Taiken Japan

Autumn Leaves 2016

An Evening at Tokyo's Suntory Hall

An Evening at Tokyo's Suntory Hall

Lorne Fetzek

Tokyo presents the casual traveler with many opportunities to experience both traditional and modern Japanese culture.  Possibly because much less energy and promotion money is spent on the subject, it is perhaps less well recognized as one of the world’s leading cities for classical performing arts that extend beyond those considered to be traditionally Japanese in origin.  As with so many other things in this huge and diverse city, discovering truly exciting and memorable experiences can elude a surface examination of cultural offerings.  With a little effort, however, classical music/performance lovers can have easy access to one of the world’s most intimate and refined venues in which to enjoy their favorite performers and pieces

Perhaps the most prestigious venue for classical artists in Tokyo, if not all of Japan, is Suntory Hall in the Akasaka (赤坂) district of Tokyo.


Suntory Hall’s foyer

From its innovative design to its unwavering focus on delivering to its patrons the ultimate in classical performance, Suntory Hall surely should be considered alongside other great, although perhaps better known venues such as Carnegie Hall.  For classical performers, whether Japanese or touring from outside Japan, Suntory Hall is “the” place to be seen performing at in Japan.  It is a well known cliché amongst classical artists to speak of one’s “Suntory Hall Debut” carrying with it the same cache as a concert debut in other major world classical music capitols.  Over the years, this concert hall has been host to all manner of world famous performers and as the launching pad for Japanese classical artists aspiring to global recognition.

From its inception, Suntory Hall has represented a break from the past for Japanese concert participants in its design and aspiration to be recognized as not only Japan’s, but one of the world’s top centers of classical music performance.


鶴野紘之 on Flickr

Opened in 1986, Suntory Hall is, in 2016, celebrating its 30th year of operation.  It was conceived of originally as a massive feat of what is called today, Corporate Social Responsibility by the beverage company, Suntory.  According to its website, the hall hosts an average of 550 concerts a year and more than 600,000 people enjoy concerts held nightly with the occasional matinee performance at one of its two halls “Main” and “Small”.  Any classical music aficionado is bound to be able to find something that suits their tastes at least once on the hall’s ample concert calendar.

Suntory Hall’s innovations range from the transformational to the practical.  A first for Japan, Suntory Hall employed so-called “vineyard design” in its construction.  “Vineyard” design refers to the placement of the stage in relation to the seats in the hall.  The stage in the Main Hall is surrounded by seating which rises up in a layered manner from the floor.  It also provides refreshment cocktail and café concessions for the enjoyment of audiences before and during intermissions of performances.  On the occasional day when a performance is not scheduled, the hall has been used for lectures and other educational opportunities with the aim of furthering the understanding of an appreciation for classical arts of all kinds.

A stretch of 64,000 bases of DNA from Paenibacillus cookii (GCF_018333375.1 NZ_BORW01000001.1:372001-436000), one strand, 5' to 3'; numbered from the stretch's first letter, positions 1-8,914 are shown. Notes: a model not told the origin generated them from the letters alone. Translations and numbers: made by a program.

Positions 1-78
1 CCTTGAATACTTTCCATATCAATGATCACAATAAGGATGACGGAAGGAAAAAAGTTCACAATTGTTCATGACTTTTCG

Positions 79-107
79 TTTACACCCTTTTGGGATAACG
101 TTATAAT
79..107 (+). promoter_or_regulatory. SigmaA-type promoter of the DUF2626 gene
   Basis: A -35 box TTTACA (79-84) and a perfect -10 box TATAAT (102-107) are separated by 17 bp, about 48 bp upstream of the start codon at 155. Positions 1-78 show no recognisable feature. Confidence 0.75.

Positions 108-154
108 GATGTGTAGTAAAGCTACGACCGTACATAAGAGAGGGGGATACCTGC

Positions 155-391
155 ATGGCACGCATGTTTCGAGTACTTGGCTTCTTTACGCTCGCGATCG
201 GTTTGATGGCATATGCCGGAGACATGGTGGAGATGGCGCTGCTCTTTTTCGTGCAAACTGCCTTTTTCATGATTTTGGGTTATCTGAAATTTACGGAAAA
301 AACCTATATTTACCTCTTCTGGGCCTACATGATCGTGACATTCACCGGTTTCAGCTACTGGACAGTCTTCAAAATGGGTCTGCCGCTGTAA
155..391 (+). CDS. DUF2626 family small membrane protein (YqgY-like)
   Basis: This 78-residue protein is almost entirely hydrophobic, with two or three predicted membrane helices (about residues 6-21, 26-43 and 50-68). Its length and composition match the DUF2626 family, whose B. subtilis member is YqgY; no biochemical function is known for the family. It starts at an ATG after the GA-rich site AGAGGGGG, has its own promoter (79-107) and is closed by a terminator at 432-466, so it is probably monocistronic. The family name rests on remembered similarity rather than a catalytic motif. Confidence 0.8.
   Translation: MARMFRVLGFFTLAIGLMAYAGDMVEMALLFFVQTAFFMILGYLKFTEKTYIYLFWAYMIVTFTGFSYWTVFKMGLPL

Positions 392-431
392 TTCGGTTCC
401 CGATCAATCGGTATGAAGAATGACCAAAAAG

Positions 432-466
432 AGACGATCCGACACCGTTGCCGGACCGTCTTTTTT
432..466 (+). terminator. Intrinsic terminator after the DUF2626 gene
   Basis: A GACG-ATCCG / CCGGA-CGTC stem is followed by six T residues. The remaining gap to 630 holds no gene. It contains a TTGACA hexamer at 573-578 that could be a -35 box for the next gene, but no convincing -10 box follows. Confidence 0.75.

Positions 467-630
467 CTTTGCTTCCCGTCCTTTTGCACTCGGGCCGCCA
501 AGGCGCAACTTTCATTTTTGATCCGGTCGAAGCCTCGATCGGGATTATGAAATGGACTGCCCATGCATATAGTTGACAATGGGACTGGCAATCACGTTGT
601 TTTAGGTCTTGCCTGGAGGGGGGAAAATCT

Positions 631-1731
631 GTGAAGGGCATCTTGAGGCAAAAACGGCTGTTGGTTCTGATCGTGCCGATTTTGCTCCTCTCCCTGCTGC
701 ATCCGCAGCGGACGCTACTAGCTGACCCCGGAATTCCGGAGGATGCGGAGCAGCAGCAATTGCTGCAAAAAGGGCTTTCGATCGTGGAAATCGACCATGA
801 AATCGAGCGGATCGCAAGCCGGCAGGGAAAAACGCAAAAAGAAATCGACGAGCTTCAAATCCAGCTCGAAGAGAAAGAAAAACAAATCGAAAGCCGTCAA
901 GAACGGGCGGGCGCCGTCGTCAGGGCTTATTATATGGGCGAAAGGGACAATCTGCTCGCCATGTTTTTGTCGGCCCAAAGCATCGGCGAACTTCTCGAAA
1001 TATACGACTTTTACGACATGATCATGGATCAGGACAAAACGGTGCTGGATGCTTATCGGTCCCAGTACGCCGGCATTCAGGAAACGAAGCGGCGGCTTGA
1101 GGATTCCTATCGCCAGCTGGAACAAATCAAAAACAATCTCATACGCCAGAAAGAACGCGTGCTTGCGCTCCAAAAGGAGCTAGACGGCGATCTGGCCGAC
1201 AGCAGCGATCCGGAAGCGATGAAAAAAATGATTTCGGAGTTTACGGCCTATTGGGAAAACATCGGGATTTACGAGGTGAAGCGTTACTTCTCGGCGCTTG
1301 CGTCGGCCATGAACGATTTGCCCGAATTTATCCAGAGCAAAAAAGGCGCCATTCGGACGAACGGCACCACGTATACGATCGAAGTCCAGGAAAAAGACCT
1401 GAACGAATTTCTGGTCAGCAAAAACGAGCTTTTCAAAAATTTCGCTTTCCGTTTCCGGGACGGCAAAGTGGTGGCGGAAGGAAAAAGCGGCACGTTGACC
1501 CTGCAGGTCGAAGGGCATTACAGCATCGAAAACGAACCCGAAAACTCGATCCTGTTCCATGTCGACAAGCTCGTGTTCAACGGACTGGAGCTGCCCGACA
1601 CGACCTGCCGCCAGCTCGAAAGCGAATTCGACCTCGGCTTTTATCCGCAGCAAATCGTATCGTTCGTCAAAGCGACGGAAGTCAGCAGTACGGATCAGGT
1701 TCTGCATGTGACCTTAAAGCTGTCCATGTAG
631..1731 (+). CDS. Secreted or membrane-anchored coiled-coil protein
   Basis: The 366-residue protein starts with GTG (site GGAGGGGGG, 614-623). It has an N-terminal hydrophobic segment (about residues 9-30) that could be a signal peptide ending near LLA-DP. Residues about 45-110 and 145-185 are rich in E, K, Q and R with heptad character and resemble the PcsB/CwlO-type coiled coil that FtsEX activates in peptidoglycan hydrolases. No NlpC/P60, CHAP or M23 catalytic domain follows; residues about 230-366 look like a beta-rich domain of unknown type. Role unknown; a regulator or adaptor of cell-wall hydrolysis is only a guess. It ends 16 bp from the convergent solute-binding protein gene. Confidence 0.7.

Enjoying concert intermission

The effect of this attention to acoustical detail, as this correspondent can attest to, is a completely immersive musical experience, regardless of genre.  Whether piano concerto, full orchestra, operatic performance, or traditional instrument such as Koto (), sound emanates from the stage purely and without obstruction.  As you listen to the music, you can feel the waves of sound as they wash over you.  You can sense the vibrations of the ensembles as their harmony envelops the hall.  You become immersed in sound.  Close your eyes, and allow yourself to be transported, if only for a time, to an oasis of music cocooned within the hall, protected from the noise and urban intensity that lay just beyond the concert hall’s walls.

The Main Hall is actually very intimate, holding a maximum of 2006 persons.  Floor seating is ample, and layered seating wraps around the perimeter for the hall.  A unique experience for concertgoers can be to sit facing the main body of the audience in one of the seats behind the main stage.  Due to the exceptional acoustics, the musical experience is said to be just as enjoyable as a more traditional seat, only with the added benefit of being able to see the conductors as they guide performers and various ensembles through the evening’s performance, almost as if you were part of the production itself.

The Small Hall presents a completely different sensory experience.  This hall is more of a “multi-purpose” space, capable of hosting lectures as well as a wide variety of performances and activities.


The “Small” Hall hosting a ballroom dance event

Access to Suntory Hall is very visitor friendly.  It is located adjacent to the Tokyo Intercontinental ANA Hotel within the Ark Hills retail and office complex and is accessible by car, taxi, bus, or subway, the closest stations being either Tamaike Sanno (溜池山王) or Roppongi Ichome (六本木一丁目).

The hall’s website is available in Japanese and English and contains a seating guide, full concert schedule, pricing information, and other information to enhance the concert going experience.  You can purchase tickets from the hall box office directly, by phone, or online.

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All seats in Suntory Hall, regardless of location, provide an exceptional listening experience.  With spring in the air, there’s no better time to enjoy classical sights and sounds.  Allow yourself the opportunity to celebrate Suntory Hall’s 30th anniversary year in person!